Sunday, July 3, 2011

When is enough, enough? Californians better wake up to a HSR project out of control.

This editorial appeared in several LA area papers yesterday. It should all sound very familiar to you since this is much of what we've been saying since 2003.  However, one of the things I've learned over these years should take the fantasy glaze out of your eyes when you look at high-speed rail videos for California.  And that wake-up call is the stunning cost to build this train, costs which continue to climb like the nation's debt-counter.

People come back to the US from Europe or Japan where they have had a HSR trip.  Fantastic, they say.  Usually, they don't tell you how much the tickets cost. Or, they got a very special deal.  When you Google those train rides and look at the prices, the information may shock you.  Often, the costs for HSR are twice as much as the same distance on regular trains. 

Also, all those countries with HSR also collect really high taxes to pay for conveniences like high-speed rail.  In the US, we don't want to pay taxes. In fact our tax rates are lower than most industrial countries.  OK.  But, who do we expect will be paying for this train, to build and operate it?  

Henceforth, any time anyone suggests that they want HSR in California, they need to be asked if they are willing to pay $1000. per year additional taxes both to build and operate the train.

There are obvious costs associated with the project, but there are also hidden ones. Towns that anticipate receiving a train station on the HSR route are in for a big surprise.  They will have to pay for most of it.  The rail authority probably will build nothing more than the platforms in order to meet FRA requirements, but the rest will be up to each train station town.  

The rail authority is taking the position that those towns stand to generate a lot of revenue for themselves and therefore should be investing their own funds.  So, that means that those tax payers will be paying for HSR not only out of their federal and state taxes, but also being taxed to build the local train station and parking facilities.  Some deal!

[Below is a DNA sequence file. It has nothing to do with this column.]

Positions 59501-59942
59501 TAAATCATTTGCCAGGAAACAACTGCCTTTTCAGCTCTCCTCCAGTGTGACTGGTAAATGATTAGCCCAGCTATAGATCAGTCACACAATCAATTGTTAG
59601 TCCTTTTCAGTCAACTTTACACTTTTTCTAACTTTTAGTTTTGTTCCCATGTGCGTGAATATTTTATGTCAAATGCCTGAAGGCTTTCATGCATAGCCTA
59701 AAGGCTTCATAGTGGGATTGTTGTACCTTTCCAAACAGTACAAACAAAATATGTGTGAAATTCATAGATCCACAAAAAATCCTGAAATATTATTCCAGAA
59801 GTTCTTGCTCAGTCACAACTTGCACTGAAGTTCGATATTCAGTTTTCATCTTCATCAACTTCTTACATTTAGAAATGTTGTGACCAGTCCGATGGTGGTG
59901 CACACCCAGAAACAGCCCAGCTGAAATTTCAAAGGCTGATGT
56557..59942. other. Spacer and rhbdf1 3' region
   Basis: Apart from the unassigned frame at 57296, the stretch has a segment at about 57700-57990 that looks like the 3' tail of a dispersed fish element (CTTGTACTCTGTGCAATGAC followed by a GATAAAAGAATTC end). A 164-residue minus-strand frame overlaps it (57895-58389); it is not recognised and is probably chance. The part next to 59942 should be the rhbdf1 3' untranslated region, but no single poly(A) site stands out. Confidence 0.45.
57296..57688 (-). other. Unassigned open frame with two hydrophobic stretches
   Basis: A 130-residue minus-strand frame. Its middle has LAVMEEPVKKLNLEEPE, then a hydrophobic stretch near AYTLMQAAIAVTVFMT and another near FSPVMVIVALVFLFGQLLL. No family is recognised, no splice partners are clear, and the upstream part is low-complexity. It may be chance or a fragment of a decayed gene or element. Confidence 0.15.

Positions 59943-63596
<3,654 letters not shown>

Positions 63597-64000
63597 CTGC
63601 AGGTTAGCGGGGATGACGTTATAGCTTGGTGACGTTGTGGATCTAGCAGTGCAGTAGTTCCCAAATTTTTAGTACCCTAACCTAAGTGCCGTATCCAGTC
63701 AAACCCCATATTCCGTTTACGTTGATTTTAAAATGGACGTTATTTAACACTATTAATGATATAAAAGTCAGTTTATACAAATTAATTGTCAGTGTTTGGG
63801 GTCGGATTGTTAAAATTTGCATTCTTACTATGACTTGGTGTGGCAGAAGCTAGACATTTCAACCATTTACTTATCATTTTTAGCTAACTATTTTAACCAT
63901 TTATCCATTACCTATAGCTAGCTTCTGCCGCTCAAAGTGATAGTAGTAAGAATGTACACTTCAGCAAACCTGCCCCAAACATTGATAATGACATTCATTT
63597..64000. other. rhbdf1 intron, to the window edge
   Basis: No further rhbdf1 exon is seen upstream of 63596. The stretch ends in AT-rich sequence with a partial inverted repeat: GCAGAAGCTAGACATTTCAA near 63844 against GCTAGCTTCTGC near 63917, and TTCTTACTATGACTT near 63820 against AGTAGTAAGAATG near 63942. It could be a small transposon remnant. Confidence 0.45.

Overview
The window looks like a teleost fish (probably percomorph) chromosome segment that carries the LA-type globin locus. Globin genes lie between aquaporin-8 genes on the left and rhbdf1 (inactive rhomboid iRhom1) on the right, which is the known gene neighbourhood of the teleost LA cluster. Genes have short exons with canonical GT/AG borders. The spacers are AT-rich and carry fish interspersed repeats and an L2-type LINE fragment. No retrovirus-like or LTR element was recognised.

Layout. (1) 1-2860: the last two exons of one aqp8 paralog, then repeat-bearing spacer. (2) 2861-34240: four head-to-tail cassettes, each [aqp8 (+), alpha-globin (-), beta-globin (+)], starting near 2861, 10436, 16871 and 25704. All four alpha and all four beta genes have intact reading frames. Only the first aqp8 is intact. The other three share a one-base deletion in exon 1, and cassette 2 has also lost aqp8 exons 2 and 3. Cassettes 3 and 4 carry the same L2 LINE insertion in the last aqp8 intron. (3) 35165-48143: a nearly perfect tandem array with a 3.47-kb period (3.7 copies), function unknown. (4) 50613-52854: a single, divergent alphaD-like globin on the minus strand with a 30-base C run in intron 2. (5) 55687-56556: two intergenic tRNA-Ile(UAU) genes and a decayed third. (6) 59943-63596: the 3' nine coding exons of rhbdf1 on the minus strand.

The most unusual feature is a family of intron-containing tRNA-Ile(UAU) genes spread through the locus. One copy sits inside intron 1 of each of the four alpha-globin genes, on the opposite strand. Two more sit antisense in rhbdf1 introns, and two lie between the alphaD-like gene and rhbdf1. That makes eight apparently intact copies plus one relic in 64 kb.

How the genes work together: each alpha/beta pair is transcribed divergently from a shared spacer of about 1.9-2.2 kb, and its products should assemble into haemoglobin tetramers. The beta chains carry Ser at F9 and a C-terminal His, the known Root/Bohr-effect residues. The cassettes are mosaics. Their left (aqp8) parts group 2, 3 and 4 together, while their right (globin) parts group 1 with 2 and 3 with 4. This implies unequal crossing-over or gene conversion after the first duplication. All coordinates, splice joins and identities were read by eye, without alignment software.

There is one exception, well, two actually.  The Transbay Terminal in San Francisco and Diridon Station in San Jose will be getting a bunch of million dollars of HSR funding from the FRA to help built those train stations. Politics matters.

Property values of all kinds that border the rail corridor will tank, some more than others.  Also, there will be a ripple effect of the "new" HSR corridor on both sides of the right of way outward ever further, changing the demography downward. Towns will lose businesses, especially those without a train station so that their downtown becomes a fly-over environment, dominated by this highly intrusive industrial, concrete development such as an elevated viaduct.  The rail authority will offer no compensation, you can be sure.

Even the most passionate HSR advocates will have to admit that the rail authority has made as many mistakes as it is possible to make.  Too many.  No wonder there are several pieces of legislation to take the project out of the CHSRA's hands.  

But what's become even more obvious are the ridiculously high costs of everything associated with this project.  It will make the Interstate Highways project in the 50s and 60s, and the 19th century transcontinental railroad look like nickel-and-dime bargains.  The smart money would run, not walk, away from this project.